The Broadcast Cable Financial Management Assn., which compiled the figures, said the quarter-to-quarter dropoff is the worst it has ever recorded.
Buz Buzogany, president and CEO of BCFM, attributed the record decline not only to the lousy advertising market -- made even worse by the September tragedy -- but aqlso to the fact that the 2000 Summer Olympic Games from Sydney helped inflate the numbers in some dayparts a year ago.
And there doesn't appear to be any end in sight to the grim revenue figures in the fourth quarter, Buzogany said.
The two dayparts that survived the red-ink onslaught in the third quarter were primetime, which was up by 10.14%, and latenight, up by 9.94%. Buzogany said primetime and latenight got a lift because they were somewhat off in the year-earlier period as Olympics telecasts were pulling a great deal of advertising money out of entertainment programming in these dayparts.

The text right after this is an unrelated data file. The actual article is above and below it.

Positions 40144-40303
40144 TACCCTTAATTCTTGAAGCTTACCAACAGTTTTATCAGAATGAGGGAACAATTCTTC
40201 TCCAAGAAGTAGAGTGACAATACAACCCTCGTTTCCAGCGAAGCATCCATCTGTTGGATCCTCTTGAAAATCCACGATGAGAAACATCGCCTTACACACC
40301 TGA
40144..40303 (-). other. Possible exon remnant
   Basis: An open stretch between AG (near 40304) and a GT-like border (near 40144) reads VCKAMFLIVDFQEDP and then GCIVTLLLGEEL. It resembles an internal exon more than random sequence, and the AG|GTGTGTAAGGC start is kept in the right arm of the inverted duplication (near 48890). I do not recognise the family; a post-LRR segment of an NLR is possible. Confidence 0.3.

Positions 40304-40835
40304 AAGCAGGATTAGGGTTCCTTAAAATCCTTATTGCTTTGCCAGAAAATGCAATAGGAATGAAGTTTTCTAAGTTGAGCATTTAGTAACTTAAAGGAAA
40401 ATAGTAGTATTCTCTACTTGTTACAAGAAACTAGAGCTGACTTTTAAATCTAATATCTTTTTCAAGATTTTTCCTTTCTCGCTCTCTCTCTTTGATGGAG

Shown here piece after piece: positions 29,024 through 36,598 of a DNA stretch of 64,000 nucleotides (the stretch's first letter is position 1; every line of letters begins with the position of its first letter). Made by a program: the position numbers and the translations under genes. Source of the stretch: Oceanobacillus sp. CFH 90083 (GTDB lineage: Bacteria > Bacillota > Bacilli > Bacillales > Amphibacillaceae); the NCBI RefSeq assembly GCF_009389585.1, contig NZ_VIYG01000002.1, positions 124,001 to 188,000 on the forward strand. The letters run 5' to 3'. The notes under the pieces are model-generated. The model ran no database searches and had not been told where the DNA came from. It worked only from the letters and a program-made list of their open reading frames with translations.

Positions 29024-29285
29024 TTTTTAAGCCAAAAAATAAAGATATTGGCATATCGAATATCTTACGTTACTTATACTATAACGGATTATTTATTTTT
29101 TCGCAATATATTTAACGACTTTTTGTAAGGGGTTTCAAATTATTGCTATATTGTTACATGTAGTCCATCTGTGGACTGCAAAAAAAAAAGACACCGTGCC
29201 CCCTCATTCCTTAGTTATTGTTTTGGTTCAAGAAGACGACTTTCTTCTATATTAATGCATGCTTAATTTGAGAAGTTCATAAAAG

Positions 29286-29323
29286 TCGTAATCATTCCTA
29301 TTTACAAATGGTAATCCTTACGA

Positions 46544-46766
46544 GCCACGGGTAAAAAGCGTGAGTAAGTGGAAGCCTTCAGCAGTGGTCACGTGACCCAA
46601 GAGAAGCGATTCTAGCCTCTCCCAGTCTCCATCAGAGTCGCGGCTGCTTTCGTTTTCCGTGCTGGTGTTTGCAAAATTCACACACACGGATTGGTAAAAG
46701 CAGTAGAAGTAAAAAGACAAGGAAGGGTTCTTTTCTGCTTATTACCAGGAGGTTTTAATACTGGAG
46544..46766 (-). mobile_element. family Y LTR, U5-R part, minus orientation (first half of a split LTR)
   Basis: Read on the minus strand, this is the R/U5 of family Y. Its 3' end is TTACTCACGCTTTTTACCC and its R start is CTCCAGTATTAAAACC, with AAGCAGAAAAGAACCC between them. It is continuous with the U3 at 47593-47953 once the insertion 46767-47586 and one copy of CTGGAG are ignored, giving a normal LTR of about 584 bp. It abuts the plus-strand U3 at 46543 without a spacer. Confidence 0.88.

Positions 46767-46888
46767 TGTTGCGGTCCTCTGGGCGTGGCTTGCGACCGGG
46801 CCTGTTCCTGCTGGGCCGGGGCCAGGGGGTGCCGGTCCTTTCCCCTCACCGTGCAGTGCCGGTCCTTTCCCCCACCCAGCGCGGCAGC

With no Olympics this quarter, big chunks of that money from last year flowed into the coffers of the Big Three.
Not surprisingly, the Olympics had the biggest impact in the sports category, which plunged from $1.25 billion a year ago with Olympics to only $288.98 million without the Games -- a decline of 76.9%.
Children's programming on the Big Three took the second biggest hit, dropping 28.8% from third-quarter 2000.
The BCFM numbers, put together by Ernst & Young, represent actual dollar figures, not estimates. Buzogany said the Fox, WB and UPN networks still decline to supply revenue totals to the association.